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International journal of cardiology

The role of insulin resistance and metabolic risk factors on culprit coronary plaque.


PMID 25912124

Abstract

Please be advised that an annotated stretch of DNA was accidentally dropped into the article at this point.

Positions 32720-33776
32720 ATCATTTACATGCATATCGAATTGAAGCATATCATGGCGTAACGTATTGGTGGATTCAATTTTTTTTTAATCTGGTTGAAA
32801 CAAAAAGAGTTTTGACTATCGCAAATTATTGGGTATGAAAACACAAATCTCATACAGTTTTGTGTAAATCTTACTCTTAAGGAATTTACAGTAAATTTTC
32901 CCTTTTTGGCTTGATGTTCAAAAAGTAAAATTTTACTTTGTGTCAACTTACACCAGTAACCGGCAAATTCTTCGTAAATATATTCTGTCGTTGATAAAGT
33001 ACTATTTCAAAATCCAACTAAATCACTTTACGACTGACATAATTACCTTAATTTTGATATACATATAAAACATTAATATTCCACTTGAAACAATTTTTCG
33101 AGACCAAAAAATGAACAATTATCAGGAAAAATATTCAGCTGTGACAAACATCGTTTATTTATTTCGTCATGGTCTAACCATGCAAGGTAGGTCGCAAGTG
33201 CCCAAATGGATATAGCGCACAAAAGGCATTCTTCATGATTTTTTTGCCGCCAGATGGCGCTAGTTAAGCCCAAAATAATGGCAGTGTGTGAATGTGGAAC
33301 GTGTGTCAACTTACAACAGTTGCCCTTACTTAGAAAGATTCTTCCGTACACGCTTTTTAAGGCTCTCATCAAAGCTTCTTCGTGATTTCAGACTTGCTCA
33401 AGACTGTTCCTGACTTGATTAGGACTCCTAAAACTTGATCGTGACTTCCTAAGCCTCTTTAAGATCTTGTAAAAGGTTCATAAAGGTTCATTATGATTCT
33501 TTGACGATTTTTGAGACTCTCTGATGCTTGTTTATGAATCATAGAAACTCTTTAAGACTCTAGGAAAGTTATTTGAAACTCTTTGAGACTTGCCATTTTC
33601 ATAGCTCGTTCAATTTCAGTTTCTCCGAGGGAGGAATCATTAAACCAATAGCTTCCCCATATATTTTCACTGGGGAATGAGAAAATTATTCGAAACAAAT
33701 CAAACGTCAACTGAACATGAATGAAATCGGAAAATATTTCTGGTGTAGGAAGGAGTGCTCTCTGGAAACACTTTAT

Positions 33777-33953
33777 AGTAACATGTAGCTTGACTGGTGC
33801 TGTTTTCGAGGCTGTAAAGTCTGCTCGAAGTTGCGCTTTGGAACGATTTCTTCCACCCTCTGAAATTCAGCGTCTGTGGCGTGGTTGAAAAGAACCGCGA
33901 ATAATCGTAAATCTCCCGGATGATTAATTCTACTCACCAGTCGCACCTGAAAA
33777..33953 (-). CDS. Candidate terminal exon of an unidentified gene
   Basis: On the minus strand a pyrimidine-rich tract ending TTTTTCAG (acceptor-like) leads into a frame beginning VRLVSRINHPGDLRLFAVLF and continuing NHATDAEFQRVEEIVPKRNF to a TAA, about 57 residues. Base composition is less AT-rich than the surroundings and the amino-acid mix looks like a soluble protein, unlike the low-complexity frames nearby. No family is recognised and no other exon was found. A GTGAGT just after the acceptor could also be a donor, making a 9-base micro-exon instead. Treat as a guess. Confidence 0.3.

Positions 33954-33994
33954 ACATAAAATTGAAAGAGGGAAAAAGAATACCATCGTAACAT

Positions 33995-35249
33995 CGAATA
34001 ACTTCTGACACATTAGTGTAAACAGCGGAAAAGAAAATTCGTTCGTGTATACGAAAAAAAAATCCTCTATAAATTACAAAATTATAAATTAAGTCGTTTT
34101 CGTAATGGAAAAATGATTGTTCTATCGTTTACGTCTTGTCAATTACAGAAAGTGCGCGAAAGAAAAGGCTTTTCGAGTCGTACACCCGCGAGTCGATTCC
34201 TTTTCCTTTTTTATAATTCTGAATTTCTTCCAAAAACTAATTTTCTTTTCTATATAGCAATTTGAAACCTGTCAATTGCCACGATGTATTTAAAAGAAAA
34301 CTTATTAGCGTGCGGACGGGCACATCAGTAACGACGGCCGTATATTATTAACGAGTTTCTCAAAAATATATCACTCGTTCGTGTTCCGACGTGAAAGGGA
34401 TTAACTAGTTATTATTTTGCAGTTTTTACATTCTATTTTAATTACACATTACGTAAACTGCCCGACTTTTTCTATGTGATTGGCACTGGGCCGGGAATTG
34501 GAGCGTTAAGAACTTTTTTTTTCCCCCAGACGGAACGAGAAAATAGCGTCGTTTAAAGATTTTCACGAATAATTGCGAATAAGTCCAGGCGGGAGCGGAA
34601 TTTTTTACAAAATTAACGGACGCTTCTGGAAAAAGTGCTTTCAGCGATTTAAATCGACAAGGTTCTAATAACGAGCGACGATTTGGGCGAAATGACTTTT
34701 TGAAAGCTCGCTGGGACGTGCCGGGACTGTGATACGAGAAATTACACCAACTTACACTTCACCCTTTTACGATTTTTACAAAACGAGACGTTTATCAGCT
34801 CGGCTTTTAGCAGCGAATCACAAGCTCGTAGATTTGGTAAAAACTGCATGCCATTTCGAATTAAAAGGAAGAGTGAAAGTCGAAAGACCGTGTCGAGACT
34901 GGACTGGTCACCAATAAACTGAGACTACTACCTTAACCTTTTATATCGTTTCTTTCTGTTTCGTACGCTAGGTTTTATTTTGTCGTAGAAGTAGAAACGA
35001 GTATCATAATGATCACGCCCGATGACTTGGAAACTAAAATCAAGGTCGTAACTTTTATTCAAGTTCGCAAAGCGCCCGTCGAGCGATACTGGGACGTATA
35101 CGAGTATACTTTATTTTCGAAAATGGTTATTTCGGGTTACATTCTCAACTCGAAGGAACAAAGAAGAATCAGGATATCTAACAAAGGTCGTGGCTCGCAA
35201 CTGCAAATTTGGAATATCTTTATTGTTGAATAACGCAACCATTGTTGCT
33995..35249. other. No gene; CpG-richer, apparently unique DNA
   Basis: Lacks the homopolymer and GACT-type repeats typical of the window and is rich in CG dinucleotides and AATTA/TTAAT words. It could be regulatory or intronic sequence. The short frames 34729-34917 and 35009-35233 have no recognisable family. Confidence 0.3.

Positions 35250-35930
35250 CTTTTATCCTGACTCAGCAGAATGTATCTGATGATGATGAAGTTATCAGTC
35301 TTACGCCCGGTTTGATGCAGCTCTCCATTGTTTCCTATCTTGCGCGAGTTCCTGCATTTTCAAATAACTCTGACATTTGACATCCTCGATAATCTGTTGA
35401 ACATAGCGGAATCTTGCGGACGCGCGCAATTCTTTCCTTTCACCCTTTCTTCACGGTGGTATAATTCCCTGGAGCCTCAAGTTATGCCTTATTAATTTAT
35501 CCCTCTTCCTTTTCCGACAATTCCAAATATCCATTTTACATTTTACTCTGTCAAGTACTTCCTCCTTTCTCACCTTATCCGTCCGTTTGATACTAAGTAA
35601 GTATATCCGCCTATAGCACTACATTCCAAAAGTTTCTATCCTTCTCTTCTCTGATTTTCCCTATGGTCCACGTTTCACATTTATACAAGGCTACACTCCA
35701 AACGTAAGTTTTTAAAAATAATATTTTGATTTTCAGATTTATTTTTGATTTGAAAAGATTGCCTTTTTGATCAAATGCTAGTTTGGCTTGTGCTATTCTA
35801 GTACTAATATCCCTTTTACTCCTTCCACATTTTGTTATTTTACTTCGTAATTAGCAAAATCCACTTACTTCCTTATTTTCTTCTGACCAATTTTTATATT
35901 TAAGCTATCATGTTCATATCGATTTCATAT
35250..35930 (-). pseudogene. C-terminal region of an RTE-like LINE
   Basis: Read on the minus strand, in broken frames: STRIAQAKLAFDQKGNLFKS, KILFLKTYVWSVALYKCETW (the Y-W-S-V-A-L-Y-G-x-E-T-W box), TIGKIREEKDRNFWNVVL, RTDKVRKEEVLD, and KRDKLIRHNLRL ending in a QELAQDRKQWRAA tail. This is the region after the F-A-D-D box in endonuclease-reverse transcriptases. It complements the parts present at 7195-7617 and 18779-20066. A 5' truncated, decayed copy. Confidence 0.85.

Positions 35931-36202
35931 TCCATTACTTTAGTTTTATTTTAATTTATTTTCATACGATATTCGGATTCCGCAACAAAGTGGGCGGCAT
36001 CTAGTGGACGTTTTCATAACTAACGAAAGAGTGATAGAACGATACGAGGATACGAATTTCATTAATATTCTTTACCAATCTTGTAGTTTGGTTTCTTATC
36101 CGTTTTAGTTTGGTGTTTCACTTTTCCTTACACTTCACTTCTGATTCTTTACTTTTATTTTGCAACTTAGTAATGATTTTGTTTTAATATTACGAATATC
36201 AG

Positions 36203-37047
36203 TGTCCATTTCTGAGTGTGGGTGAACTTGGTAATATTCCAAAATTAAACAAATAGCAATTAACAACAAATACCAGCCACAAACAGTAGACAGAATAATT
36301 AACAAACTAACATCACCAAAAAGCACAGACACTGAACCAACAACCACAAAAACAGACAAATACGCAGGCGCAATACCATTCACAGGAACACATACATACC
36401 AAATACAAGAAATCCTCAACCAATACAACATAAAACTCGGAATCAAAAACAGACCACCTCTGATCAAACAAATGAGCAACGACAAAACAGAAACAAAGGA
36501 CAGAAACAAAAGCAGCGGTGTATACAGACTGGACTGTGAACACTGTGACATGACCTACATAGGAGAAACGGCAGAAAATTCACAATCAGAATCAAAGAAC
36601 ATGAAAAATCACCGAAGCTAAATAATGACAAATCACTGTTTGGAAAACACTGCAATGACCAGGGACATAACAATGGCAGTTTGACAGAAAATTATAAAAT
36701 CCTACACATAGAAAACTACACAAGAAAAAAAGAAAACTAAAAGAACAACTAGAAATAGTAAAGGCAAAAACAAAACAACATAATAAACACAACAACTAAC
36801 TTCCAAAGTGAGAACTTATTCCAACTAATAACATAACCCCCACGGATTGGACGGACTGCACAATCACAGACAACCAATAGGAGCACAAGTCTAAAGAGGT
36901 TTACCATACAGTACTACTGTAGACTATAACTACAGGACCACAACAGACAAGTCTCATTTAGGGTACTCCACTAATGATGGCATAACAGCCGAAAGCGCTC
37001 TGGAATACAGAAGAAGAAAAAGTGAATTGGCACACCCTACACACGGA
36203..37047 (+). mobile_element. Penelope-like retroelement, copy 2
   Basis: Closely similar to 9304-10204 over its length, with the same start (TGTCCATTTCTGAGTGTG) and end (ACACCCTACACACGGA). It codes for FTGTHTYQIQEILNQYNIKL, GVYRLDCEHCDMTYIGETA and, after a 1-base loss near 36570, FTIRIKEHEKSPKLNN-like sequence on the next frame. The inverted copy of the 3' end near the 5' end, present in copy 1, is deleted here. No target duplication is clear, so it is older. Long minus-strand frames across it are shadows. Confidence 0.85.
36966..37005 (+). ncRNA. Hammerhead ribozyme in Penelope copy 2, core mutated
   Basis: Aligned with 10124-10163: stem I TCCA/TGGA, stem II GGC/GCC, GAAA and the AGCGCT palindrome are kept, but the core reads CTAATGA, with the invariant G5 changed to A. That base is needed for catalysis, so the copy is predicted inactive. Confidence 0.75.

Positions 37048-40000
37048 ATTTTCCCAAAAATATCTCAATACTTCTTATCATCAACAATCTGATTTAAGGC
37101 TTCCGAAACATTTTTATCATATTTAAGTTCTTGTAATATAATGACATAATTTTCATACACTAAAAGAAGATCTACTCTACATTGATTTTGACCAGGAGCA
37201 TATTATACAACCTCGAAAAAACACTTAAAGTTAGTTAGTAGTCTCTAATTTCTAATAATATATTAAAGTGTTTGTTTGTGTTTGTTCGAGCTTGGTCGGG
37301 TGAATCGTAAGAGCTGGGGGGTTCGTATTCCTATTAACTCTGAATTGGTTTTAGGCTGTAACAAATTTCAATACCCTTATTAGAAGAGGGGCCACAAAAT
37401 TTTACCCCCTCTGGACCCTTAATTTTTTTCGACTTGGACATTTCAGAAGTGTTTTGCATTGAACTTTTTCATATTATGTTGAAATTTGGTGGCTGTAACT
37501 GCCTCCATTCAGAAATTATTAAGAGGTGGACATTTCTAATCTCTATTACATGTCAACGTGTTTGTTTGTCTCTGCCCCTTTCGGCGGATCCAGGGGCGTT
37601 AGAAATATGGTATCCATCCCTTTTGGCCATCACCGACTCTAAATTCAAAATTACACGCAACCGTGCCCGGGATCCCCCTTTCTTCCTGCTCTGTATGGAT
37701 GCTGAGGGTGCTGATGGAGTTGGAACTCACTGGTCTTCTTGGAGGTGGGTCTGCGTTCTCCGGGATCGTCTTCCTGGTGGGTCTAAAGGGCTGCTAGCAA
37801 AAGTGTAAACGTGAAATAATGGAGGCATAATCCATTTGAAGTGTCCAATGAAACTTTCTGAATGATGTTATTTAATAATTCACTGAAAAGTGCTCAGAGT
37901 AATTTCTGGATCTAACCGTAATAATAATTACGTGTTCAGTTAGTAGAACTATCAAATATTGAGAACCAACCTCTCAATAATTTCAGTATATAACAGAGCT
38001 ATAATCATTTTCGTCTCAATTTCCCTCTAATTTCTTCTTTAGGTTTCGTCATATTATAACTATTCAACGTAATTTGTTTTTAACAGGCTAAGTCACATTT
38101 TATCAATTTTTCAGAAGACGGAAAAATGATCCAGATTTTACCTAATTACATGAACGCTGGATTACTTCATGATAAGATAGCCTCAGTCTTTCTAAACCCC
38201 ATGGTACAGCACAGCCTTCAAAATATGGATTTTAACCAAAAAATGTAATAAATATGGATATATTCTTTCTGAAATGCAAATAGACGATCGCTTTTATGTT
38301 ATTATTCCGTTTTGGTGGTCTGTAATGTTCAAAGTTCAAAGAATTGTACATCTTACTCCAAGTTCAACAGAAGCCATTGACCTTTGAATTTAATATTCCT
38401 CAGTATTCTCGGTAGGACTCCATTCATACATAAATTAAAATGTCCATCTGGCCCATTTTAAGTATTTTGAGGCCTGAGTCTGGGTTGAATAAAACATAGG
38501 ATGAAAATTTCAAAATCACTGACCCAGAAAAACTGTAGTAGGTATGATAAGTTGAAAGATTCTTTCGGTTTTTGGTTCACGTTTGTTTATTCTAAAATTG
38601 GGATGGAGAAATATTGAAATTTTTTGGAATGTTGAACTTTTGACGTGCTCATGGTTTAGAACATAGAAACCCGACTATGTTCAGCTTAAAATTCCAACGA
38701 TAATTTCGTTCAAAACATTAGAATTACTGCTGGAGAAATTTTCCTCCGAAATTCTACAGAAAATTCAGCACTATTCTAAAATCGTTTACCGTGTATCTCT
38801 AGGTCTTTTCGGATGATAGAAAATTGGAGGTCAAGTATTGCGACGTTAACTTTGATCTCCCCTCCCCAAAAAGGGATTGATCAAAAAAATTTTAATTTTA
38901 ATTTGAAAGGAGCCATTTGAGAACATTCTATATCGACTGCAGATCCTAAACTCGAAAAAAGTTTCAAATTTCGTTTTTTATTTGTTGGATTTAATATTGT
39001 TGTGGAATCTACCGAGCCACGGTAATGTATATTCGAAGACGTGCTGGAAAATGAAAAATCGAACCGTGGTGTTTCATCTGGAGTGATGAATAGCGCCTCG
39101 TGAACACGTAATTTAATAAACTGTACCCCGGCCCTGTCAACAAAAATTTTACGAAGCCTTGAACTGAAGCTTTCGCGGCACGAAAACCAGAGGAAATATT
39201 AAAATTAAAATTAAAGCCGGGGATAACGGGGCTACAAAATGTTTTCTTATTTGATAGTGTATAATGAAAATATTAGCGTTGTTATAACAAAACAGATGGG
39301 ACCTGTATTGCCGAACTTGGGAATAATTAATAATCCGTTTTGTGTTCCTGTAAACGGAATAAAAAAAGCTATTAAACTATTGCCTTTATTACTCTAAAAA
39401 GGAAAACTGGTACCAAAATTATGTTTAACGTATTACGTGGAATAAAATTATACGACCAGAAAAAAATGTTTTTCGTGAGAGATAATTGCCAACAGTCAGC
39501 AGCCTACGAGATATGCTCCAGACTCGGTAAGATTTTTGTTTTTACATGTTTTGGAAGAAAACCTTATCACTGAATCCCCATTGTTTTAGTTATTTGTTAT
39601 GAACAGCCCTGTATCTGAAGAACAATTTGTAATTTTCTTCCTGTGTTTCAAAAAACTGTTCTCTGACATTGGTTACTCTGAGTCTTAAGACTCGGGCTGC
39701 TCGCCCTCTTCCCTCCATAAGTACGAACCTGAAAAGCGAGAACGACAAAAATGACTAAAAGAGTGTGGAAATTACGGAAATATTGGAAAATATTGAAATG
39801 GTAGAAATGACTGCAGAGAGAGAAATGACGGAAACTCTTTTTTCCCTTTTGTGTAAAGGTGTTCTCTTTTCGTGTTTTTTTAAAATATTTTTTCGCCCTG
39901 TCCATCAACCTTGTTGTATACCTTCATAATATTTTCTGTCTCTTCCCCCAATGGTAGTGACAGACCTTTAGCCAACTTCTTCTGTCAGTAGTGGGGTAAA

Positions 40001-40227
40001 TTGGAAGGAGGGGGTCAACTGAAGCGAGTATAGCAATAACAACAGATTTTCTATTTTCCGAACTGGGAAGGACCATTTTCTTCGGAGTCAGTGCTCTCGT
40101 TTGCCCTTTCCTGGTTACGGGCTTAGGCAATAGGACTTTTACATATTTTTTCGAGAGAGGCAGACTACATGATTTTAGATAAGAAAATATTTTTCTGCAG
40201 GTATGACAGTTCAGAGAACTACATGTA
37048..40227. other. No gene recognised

Detailed relationships between insulin resistance (IR) and vulnerable plaque are not clear, therefore, we sought the role of IR and metabolic risk factors on culprit coronary plaque. Plaque components at a region of interest (ROI, 10mm) were analyzed by virtual histology intravascular ultrasound. IR was defined as quantitative insulin sensitivity check index (QUICKI) ≤ 0.33. Seven metabolic risk factors (5 risk factors for metabolic syndrome defined by ATP III, history of smoking, and hsCRP) for IR were determined. The data for 150 (males 104) patients were analyzed. Patients with IR (n = 69) had greater necrotic core (NC) at the ROI (21.2 ± 15.8mm(3) vs 15.7 ± 11.9 mm(3), p = 0.02) than in patients without IR (n = 81). The NC at the ROI was correlated with QUICKI (r = -0.16, p = 0.05), HbA1c (r = 0.24, p < 0.01), body mass index (r = 0.17, p = 0.04), presence of diabetes mellitus (r = 0.29, p < 0.001), hsCRP (r = 0.17, p = 0.04) and the numbers of risk factors for IR (r = 0.41, p < 0.001). The multivariate analysis revealed that the numbers of risk factors for IR was an independent factor for the NC at the ROI (beta coefficient = 0.44, p = 0.003), but QUICKI was not (beta coefficient = -0.01, p = 0.94). Instead of a single measurement of IR index or each metabolic risk factor, clustering of risk factors for IR plays an important role on plaque vulnerability. We investigated the role of insulin resistance (IR) on culprit coronary plaque. Patients with IR had a greater amount of necrotic core in culprit coronary lesions than in patients without IR. Rather than a single measurement of IR index or each metabolic risk factor, clustering of metabolic risk factors for IR plays an important role in plaque vulnerability in patients with coronary artery disease. Our study demonstrates the role of IR on culprit coronary plaque and highlights the importance of the clustering of metabolic risk factors for IR in vulnerable plaque pathogenesis.